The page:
All round impression then is good and I’m confident they will perform well in the desert, but I’ll obviously let you know along with everything else I shall be taking with me, but certainly my current view is that I would recommend them to anyone enjoys listening to music and whose training extends over longer periods of time, for endurance events.
With just over two months to go to the starting line of the Marathon des Sables, I have been going through a spurt of preparation recently. This is probably because I am also focused on my race on Saturday, the Thames Trot.
Five years ago (as scary as that now seems) I was toeing the start line of a similar race, the Thames Meander, which followed the path of the Thames from Reading, through Henley to Maidenhead, Chertsey, Walton and East Molesey. The Thames Trot is organised by a different group and takes in a different route as well, but the sentiment is the same from the point of view of myself and many of the other people who will be doing it – it is a trial for the long day of the MdS, or as close as you can get to the distance, given that rural England in Winter is significantly ‘cooler’ (to put it mildly) than Morocco in Spring.
Many of the other 350 competitors are also running the Marathon des Sables and so will, as with myself, be loading up their backpacks with ballast to simulate race conditions and gain further familiarity with the hardships of the long day of the MdS specifically, albeit without the heat, sand, and having completed 3 marathons on the preceding 3 days 😯 For us, the race will not be our fastest, but the psychological benefit to be gained from completing the distance, probably in the dark and cold, will definitely be worth while.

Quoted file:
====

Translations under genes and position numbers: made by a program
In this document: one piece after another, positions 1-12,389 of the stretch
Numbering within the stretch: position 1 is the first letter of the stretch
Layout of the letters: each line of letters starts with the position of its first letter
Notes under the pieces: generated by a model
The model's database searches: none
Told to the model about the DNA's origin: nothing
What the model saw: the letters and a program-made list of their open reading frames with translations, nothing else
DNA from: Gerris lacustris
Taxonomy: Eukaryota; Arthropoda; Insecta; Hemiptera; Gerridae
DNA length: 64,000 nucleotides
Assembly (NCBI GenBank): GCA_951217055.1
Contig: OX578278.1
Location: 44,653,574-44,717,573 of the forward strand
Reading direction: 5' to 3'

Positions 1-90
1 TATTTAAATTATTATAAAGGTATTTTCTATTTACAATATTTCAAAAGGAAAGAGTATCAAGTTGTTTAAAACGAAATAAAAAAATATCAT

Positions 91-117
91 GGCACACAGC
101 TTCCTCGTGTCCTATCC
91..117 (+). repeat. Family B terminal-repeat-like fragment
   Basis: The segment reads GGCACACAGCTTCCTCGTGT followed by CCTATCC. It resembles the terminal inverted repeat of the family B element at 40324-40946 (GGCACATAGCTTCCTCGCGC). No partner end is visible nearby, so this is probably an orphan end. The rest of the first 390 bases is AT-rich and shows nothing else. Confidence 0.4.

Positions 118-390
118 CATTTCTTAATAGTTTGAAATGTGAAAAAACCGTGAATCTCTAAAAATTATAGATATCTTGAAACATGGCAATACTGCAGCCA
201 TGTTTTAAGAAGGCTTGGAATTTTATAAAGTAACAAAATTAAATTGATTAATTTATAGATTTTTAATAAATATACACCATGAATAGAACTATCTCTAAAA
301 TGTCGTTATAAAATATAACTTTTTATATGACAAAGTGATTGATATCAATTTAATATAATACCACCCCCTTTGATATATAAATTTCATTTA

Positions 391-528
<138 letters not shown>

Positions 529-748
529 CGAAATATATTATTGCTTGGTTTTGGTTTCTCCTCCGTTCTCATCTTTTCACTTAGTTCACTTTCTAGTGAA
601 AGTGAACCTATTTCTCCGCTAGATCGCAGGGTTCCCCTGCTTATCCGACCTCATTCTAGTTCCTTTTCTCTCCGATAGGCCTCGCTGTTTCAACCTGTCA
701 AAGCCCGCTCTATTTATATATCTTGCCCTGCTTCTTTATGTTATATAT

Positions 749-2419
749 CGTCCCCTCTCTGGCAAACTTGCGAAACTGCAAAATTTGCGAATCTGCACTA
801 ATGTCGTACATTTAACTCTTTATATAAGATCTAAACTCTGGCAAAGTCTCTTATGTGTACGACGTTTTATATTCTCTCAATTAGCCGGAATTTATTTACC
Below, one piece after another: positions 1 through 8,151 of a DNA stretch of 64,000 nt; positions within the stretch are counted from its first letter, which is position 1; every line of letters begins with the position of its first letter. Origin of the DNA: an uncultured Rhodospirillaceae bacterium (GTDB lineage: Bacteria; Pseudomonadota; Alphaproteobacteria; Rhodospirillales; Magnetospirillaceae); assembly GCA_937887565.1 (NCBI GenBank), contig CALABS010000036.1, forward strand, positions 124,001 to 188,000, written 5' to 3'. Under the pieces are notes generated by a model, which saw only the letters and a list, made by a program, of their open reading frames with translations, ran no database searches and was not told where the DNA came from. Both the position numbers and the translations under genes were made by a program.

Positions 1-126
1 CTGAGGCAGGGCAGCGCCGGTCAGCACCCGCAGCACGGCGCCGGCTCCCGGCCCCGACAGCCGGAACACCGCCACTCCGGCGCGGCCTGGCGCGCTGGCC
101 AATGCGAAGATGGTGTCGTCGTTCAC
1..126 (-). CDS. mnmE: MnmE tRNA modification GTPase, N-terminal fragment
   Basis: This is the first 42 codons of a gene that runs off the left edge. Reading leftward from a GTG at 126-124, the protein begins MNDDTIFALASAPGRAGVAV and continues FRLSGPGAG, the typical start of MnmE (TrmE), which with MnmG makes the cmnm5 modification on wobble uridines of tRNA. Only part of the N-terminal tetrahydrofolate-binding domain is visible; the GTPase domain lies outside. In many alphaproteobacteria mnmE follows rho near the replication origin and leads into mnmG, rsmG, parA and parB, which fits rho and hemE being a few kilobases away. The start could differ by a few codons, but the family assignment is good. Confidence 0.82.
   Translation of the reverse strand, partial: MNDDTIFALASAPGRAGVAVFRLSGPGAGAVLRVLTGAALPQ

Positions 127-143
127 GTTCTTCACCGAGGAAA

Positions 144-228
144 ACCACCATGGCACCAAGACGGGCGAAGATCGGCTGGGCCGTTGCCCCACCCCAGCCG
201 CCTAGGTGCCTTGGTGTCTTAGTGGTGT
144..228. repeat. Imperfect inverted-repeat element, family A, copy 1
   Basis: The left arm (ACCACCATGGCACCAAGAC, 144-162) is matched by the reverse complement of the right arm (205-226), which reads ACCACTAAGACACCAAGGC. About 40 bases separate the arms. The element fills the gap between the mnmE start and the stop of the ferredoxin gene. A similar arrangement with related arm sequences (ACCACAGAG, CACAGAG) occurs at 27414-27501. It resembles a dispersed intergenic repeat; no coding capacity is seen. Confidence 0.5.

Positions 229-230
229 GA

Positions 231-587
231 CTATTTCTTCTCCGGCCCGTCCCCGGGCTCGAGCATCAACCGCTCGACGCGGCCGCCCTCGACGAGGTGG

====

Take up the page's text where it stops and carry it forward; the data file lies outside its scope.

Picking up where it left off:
The Thames Trot, or ‘Boat Race’ as it is know, starts from a good 30 miles further back towards the source of the Thames in Oxford, or Iffley to be exact, and then snakes its way through Abingdon, Wallingford, Mapledurham, Reading, Caversham, Sonning and finally Henley, 50 miles later.
Today I also received my order of freeze-dried food from the Expedition foods team. These high calorie, low weight packs are perfect for the type of multi-stage event where ‘self-sufficiency’ is something which needs to be taken as a matter of course, since there are many other things to worry about which one would have little control over, including the environment and importantly, its effect on your feet, the heat and dehydration effects, etc. Having the right balance of food / weight is crucial to success.
I’ve decided on a variety of flavours for the evenings, and have even plumped for savoury breakfasts as well, after Liz’s reminiscing over forcing down porridge with strawberries on the last day reminded me of the contempt with which everyone regarded that particular dish by the end of the week. It has probably something to do with the body’s lack of salt, and over-reliance on sweetened snacks. Either way, the feeling seems universal.
So, my MdS menu will consist of something like the following: –
Chicken Korma with Rice x 2
Chicken Tikka with Rice x 2
Spaghetti Bolognese x 1
Sweet and Sour Chicken with Rice x 1
And then for breakfasts I’ll have these delights to look forward to every morning: –
Scrambled Egg, Potatoes and mixed peppers x 3
Porridge with Mango x 2
Porridge with Strawberries x 1 – for old times sake 🙂
Just add water!